Updated from 11:35 a.m. EDTThe bidding battle for Inco ( N) was turning into a frenzy Monday after Canada's Teck Cominco ( TCK) upped its offer for the Canadian nickel miner to $14.6 billion, 11% higher than previously. The improved Teck offer comes after Thursday's shareholder rejection of Inco's plans to buy Falconbridge ( FAL), another Canadian nickel miner. Instead, it seems likely that Swiss rival miner Xstrata will acquire the 80% of Falconbridge shares that it doesn't already own. The Teck bid, which expires Aug. 16, also calls into question the planned merger of U.S. copper miner Phelps Dodge ( PD) with Inco. Prior to the failure of the Inco-Falconbridge merger, the two were planning to join up with Phelps in a three-way transaction. Inco shares were trading up 1.2% while those of Falconbridge were up marginally. Both firms also benefited from continued buoyant nickel prices. The price for delivery in three months was trading at $11.71 a pound Friday. Teck Cominco was recently up 2.2%. Phelps was rallying over 7% higher in the afternoon, buoyed by an upgrade by Prudential before the opening, as well as a Toronto Globe & Mail report that the company itself may become a target for takeover by the Grupo Mexico unit of Southern Copper ( PCU), which was recently up 1.85%. Hope that the planned three-way Phelps-Inco-Falconbridge merger may now be dead is further helping the stock, as the deal was generally viewed poorly. " In general in mergers there is a tendency to overbid," says Nicholas Economides, professor of economics at NYU's Stern School of Business. "Post-merger savings are not usually what were expected." Economides notes that it can take until many months after a transaction is complete to accurately gauge whether an acquisition price was bloated or not. Another supporting factor for Phelps stock was surging copper prices on the Comex division of the New York Mercantile Exchange, with September copper contracts trading as high as $3.655 a pound at one point during the session, but pulled back later to close at $3.57, up 2.1 cents. News late Friday that workers at Chile's Escondida copper mine voted in favor of a strike helped lift prices. Copper prices have risen approximately 20 cents over the past week as industry inventories remain low and the prospect of a strike will keep supply anxieties at the forefront of traders' minds. In precious metals, gold was relatively quiet, with Mideast tensions failing to ignite a rally. December Comex gold closed at $646.50 an ounce, down $1.00, having recovered from a low of $640.50.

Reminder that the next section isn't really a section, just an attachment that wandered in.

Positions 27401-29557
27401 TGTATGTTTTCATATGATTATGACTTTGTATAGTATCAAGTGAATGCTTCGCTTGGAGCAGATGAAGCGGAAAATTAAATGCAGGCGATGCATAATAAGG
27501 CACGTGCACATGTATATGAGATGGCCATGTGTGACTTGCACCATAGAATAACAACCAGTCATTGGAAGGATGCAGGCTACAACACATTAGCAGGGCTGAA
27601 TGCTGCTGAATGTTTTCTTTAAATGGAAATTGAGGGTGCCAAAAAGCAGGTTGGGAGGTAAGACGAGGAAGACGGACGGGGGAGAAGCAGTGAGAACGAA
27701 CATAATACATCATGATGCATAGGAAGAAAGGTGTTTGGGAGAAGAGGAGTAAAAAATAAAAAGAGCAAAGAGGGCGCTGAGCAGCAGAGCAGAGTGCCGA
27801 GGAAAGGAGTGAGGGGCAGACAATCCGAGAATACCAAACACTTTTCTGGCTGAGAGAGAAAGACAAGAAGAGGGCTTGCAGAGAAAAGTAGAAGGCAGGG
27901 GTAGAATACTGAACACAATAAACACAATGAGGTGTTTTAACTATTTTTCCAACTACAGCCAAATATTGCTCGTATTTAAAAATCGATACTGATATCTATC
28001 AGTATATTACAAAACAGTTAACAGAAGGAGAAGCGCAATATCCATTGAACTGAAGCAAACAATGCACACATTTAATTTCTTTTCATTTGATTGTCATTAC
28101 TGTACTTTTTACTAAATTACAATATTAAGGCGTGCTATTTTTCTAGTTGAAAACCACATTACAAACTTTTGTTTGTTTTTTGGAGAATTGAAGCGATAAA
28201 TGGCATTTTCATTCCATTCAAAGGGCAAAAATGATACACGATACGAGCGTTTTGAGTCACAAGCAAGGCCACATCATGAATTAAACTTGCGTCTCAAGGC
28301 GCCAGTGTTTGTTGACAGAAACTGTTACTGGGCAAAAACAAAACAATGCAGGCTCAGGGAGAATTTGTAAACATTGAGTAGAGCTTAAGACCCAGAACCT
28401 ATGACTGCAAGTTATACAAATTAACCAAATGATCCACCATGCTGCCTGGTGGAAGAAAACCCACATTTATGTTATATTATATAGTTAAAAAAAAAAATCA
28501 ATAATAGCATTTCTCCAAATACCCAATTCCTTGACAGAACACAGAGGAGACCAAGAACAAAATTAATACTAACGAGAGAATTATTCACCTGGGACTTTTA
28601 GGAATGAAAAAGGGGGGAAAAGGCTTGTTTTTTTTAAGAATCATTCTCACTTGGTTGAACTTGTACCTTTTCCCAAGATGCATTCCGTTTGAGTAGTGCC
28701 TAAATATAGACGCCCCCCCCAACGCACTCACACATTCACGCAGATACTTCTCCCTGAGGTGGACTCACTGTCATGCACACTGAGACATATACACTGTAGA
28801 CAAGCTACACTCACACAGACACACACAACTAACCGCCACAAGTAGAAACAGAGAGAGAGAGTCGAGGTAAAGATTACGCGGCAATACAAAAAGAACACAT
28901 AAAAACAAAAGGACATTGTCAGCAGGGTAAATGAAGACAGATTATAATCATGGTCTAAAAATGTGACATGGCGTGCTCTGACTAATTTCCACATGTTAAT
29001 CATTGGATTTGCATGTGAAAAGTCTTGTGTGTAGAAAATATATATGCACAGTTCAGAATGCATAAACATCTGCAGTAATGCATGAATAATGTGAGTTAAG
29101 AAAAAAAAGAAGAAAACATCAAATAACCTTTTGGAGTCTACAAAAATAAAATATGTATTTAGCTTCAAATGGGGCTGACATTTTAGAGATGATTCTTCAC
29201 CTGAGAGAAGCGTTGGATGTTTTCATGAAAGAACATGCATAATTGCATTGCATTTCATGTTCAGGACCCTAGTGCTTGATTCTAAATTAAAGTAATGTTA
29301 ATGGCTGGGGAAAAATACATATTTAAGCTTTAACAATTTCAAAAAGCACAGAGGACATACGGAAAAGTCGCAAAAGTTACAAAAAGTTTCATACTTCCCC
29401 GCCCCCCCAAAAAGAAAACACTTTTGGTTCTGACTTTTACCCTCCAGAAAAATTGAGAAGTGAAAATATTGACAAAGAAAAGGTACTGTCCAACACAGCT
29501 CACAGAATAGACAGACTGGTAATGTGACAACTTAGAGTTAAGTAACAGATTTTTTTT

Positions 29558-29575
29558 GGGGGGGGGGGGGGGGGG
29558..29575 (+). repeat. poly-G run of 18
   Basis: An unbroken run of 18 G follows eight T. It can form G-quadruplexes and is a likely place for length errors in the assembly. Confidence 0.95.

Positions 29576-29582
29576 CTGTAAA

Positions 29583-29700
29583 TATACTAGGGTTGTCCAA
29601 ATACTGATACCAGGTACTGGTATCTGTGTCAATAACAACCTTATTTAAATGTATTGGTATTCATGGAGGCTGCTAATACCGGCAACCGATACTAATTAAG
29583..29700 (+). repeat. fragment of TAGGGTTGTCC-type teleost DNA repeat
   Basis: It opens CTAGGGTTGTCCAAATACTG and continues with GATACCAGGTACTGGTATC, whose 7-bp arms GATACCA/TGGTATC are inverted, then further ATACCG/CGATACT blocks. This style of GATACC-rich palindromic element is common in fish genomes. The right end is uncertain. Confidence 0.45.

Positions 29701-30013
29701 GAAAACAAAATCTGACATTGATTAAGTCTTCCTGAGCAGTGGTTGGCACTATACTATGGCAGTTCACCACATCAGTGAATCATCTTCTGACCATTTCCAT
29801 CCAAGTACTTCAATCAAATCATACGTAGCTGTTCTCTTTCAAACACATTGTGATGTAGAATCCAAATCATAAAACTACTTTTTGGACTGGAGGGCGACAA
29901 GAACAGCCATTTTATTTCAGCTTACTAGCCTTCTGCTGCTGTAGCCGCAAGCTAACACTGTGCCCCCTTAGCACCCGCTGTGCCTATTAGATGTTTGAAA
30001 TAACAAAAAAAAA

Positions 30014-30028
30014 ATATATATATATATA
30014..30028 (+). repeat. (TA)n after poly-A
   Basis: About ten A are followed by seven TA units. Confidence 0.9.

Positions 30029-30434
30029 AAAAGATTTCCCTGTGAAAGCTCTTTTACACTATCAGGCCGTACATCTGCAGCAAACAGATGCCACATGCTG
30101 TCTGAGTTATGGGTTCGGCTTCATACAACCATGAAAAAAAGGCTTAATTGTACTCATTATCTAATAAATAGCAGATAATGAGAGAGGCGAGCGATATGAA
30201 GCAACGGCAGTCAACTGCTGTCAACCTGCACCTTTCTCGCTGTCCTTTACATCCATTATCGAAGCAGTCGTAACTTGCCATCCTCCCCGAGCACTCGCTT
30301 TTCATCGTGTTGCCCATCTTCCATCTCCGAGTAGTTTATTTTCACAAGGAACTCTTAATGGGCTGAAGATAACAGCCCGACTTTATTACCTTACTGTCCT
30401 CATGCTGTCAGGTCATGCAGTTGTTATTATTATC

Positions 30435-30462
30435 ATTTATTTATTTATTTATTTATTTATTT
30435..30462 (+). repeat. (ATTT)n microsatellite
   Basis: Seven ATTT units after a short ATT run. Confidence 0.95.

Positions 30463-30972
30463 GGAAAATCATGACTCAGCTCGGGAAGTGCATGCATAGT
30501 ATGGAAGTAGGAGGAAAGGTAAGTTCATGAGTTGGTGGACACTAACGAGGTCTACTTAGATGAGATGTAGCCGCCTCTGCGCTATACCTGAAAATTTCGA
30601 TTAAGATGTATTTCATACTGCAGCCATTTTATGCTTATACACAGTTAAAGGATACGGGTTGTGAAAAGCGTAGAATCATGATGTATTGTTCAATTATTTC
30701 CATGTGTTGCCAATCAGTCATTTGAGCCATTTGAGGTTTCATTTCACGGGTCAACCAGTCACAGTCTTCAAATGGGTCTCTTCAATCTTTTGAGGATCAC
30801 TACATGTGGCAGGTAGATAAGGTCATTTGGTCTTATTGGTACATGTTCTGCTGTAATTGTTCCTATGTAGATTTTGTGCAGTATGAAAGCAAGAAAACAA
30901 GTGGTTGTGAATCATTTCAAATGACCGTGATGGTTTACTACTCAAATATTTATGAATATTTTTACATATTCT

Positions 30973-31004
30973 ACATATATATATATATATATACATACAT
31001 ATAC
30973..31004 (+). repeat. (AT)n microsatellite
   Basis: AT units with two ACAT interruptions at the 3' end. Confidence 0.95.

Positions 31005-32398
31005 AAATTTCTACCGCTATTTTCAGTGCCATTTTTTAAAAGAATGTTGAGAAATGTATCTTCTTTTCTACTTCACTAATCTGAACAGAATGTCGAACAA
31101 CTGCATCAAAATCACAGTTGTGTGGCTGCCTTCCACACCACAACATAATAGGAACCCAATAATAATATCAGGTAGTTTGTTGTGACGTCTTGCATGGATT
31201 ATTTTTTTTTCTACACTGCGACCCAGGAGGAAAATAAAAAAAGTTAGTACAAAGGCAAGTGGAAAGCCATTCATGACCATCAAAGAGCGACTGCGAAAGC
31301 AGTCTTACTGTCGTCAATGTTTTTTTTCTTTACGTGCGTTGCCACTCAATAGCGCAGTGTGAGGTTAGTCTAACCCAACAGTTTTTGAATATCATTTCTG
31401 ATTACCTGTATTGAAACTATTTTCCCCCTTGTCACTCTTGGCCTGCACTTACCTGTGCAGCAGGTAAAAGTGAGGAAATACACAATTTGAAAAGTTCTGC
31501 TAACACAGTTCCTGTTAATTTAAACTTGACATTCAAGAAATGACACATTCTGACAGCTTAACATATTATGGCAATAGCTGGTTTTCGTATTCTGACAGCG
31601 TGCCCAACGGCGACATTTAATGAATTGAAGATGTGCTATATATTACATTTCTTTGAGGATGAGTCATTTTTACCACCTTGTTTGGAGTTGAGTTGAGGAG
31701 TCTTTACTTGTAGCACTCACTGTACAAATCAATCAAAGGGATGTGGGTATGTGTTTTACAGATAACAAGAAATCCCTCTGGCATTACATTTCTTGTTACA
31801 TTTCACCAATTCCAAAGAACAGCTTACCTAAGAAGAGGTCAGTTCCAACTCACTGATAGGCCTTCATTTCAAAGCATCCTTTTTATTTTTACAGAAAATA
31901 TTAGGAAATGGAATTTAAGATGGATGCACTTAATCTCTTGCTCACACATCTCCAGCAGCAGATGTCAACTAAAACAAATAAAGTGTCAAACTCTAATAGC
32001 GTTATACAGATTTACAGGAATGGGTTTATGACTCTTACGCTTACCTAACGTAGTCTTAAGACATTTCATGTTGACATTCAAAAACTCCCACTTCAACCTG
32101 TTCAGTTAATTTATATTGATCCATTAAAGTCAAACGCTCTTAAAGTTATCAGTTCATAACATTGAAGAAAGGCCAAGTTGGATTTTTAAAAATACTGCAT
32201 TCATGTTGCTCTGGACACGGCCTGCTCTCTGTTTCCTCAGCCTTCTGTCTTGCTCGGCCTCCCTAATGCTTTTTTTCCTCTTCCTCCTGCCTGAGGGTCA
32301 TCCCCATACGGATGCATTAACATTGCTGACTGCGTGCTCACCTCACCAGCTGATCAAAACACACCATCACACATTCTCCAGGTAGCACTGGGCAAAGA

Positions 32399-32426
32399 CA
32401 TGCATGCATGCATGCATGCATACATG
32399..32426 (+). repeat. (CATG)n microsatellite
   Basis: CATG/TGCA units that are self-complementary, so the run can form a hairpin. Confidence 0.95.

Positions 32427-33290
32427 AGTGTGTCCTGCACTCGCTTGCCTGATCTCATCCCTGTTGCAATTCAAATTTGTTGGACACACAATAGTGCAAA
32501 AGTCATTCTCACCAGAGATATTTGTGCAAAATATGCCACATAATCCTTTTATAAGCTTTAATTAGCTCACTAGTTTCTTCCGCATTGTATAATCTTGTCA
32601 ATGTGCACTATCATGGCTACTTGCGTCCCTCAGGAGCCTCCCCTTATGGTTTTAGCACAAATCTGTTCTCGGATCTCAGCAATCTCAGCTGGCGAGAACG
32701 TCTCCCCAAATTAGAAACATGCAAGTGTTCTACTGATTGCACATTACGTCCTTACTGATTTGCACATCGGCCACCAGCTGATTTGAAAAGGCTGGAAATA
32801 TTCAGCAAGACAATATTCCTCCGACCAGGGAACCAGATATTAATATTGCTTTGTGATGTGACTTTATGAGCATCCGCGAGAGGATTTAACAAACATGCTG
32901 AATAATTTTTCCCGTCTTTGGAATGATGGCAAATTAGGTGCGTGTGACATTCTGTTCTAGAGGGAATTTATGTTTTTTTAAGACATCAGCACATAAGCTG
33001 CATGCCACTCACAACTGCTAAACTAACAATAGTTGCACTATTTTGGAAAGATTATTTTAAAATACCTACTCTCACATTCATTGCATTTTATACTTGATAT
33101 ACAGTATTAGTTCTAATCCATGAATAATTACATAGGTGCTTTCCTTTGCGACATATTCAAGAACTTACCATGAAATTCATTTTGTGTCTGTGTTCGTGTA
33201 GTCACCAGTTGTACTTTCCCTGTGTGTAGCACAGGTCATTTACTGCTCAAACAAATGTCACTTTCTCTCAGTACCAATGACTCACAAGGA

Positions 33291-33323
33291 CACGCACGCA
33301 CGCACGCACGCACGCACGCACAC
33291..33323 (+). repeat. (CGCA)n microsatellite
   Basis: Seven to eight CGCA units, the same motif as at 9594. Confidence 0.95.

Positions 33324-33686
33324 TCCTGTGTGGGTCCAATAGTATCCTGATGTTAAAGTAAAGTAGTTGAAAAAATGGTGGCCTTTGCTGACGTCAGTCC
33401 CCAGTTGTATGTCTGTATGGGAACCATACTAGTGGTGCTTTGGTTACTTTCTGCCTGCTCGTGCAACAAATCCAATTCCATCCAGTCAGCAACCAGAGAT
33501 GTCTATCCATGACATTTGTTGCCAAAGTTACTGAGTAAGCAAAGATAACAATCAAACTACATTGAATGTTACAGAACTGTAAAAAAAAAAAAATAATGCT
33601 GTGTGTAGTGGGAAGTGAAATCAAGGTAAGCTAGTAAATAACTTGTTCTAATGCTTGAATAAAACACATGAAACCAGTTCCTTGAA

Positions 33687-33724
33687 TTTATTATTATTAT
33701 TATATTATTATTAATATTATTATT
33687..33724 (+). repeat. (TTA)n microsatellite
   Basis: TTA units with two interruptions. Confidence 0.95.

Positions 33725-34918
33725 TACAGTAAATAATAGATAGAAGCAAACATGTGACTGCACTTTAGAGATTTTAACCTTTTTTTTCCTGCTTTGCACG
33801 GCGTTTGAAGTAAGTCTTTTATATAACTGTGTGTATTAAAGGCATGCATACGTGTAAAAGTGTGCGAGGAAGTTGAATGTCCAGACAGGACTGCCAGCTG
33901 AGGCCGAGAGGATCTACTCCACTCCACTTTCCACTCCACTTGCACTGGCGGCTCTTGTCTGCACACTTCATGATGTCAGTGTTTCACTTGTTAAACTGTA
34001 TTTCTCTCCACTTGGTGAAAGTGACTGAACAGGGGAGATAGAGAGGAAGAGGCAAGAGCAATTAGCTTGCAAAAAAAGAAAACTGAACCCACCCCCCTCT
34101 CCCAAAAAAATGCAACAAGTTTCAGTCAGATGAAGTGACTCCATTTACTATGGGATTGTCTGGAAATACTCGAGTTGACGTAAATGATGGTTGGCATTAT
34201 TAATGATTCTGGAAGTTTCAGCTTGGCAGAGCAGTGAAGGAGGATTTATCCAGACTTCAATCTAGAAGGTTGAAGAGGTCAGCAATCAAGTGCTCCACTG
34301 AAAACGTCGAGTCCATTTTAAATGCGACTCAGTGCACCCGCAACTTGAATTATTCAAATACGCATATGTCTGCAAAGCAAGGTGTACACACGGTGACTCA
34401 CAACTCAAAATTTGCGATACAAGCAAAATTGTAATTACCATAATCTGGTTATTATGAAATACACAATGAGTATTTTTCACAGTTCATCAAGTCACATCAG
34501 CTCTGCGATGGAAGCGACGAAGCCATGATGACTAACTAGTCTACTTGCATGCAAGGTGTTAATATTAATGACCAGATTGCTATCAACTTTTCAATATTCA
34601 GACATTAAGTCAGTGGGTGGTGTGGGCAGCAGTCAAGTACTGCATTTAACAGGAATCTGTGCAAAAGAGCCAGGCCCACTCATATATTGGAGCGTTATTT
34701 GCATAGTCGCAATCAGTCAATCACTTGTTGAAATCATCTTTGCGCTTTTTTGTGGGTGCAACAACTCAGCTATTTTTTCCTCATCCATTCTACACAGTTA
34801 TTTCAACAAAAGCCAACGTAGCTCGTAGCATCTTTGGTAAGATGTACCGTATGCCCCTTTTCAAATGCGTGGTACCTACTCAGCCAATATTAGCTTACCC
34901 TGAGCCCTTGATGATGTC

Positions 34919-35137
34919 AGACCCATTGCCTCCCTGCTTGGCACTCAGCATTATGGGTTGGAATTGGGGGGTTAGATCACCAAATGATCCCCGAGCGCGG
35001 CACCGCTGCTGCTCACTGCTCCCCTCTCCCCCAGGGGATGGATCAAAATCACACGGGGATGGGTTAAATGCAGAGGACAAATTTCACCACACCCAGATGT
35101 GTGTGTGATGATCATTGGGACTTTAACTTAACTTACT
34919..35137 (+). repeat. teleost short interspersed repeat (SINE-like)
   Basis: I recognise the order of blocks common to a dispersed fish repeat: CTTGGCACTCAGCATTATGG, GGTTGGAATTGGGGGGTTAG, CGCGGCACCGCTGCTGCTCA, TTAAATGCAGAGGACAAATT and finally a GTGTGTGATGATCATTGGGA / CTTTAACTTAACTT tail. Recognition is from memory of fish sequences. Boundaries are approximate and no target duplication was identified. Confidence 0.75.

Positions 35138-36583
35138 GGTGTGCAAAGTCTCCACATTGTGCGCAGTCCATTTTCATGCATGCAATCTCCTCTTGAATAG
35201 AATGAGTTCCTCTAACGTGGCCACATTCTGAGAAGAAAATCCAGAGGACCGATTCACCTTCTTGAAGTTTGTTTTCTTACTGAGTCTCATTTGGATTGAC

"I think we are seeing a fairly decent dose of profit-taking," says Jim Steel, gold analyst at HSBC in New York. "The interesting thing about today is that the dollar is somewhat weakish, and that isn't providing support to gold as you would expect." The gold market will likely remain subdued until the Federal Reserve meets on Aug. 8 or until other significant events occur, Steel adds. "Further external stimulus
will be necessary," to push prices higher, agrees Rhona O'Connell, an analyst at GFMS Analytics, a London-based consulting firm. Nonetheless, O'Connell says there's a general level of support in the market. "There is plenty of grass-roots physical demand waiting in the wings," she says. "And it is starting to appear on dips in price" after volatility and chased away many buyers. Shares of the bullion-exchange-traded funds iShares Comex Gold Trust ( IAU) and streetTRACKS Gold Shares ( GLD) dipped in line with the metal. Gold-miner stocks slid, with shares of Newmont Mining ( NEM) down slightly. Those of Freeport-McMoRan Copper & Gold ( FCX) were trading up in line with the copper price.